Friday night we went to Sarah’s after the rehearsal dinner and all spent the night there. On Saturday, determined not to lose all the money we put down on the hotel, I picked Reese up after leaving the reception and brought her back to the hotel.
It was an evening wedding so even though I left the reception halfway through to pick Reese up, it was still pretty late by the time we both got back to the hotel. I got lots of judgments/looks as I walked through the hotel lobby at 1 AM carrying my groggy 15 month old. The valet, assuming I was the only one in the car, actually almost drove away with her in the back before I could get her out of her seat. I guess he didn’t know our baby hangs late night.
After two days of being out past 11 pm (!!) and up before 6 am, Sunday morning hit us like a punch to the mouth. Pre-Reese, wedding weekends involved late nights and late mornings. We would roll out of bed on Sunday morning and hopefully have time to take a shower before heading to the post wedding brunch. This weekend, 6 am found the three of us sitting in bed, Elmo playing on repeat and Andrew and I literally counting the minutes until the brunch began.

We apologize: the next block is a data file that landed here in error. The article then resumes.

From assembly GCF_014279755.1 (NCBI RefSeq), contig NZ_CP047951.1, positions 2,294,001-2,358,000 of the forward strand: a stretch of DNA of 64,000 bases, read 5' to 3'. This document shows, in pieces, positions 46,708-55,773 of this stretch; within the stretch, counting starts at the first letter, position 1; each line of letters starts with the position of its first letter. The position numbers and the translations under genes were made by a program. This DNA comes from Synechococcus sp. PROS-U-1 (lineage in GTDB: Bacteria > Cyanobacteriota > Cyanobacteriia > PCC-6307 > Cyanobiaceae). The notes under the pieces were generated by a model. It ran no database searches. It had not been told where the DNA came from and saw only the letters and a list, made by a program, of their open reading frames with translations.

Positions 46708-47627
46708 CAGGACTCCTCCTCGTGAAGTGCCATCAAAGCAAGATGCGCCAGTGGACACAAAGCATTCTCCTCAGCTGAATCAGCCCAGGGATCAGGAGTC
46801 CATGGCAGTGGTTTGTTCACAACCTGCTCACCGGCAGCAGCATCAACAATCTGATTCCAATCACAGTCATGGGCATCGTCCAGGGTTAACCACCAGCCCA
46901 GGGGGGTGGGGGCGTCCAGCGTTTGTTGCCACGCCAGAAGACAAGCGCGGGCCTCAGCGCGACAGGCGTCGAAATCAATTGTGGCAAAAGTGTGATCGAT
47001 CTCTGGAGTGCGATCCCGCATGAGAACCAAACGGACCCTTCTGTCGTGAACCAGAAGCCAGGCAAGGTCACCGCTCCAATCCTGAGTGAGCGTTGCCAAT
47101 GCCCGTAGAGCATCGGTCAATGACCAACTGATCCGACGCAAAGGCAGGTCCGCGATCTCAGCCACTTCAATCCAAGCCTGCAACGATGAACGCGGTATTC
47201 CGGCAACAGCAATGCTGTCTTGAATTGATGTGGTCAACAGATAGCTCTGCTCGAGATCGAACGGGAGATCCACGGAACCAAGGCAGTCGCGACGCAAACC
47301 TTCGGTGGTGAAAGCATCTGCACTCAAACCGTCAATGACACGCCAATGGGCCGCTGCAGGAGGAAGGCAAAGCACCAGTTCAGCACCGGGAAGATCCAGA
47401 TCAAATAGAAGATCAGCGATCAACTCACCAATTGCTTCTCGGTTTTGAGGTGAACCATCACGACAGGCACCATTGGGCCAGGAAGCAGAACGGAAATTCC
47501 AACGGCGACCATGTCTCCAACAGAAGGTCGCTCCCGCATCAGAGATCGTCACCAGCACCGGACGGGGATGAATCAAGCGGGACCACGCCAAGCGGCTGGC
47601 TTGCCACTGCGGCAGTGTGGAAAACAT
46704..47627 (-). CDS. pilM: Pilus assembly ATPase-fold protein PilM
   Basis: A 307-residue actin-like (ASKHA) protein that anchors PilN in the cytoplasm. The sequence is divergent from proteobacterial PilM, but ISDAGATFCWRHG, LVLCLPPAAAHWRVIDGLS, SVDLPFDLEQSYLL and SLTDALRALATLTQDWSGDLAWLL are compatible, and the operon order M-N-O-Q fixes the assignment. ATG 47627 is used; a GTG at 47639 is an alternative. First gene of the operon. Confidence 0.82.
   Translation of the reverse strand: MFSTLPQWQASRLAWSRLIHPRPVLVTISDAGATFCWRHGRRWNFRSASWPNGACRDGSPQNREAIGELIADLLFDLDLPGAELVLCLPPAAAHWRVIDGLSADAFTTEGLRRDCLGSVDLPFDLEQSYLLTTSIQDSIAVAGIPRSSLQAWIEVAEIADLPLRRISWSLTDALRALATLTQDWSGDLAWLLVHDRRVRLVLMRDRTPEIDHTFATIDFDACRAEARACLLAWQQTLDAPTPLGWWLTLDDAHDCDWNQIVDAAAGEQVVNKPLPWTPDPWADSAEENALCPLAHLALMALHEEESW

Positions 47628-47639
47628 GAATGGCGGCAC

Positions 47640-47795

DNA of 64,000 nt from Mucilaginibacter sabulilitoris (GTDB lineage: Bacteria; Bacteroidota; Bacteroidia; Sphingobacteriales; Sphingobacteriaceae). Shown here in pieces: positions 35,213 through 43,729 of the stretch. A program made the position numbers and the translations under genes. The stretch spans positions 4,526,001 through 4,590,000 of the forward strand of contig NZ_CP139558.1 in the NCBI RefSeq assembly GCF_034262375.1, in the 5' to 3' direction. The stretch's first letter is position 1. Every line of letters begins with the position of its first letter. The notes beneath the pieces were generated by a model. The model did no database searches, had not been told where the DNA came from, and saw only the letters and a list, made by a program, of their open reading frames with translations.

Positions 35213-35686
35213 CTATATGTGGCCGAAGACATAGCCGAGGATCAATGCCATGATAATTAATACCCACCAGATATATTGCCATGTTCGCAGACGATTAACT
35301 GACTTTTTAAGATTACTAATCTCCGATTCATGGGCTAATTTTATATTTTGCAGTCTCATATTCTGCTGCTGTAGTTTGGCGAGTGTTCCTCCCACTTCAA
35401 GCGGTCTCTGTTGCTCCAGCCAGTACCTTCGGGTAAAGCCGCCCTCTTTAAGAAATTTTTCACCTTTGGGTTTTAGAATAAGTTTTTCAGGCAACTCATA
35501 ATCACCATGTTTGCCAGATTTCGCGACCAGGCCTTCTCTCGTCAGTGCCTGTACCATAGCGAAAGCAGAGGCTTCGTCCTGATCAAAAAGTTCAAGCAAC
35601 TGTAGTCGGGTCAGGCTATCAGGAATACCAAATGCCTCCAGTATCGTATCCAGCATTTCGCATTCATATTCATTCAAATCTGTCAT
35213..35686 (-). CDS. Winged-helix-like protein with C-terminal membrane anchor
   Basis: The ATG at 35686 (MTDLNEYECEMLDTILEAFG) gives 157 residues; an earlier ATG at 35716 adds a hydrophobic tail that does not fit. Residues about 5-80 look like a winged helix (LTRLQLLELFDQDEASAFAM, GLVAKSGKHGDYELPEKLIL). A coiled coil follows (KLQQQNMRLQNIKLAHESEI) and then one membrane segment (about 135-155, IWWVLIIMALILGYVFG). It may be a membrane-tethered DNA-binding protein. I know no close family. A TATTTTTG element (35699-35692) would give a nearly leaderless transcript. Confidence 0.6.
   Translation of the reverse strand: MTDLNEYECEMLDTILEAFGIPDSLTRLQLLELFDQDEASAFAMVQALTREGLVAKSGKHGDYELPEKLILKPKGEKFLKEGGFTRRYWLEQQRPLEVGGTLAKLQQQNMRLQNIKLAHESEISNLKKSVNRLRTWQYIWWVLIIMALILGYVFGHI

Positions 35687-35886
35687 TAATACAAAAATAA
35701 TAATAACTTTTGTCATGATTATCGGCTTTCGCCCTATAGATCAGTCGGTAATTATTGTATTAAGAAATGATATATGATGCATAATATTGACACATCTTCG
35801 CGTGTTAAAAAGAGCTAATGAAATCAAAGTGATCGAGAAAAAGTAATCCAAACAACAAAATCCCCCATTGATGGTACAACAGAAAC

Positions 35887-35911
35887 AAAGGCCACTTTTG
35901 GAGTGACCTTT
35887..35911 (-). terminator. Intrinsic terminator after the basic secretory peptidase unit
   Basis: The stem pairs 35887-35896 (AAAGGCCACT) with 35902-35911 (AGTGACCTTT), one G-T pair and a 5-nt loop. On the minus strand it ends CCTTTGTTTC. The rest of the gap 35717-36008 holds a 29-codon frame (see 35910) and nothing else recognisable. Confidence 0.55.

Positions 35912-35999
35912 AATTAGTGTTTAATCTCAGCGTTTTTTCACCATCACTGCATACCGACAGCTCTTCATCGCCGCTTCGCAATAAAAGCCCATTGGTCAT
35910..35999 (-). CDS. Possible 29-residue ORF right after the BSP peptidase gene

Four hours later, we were the first ones in line at the buffet.
The time it took for us to recover from the weekend was enough for me to rethink my reluctance to leave Reese for an overnight, and to consider letting go a little.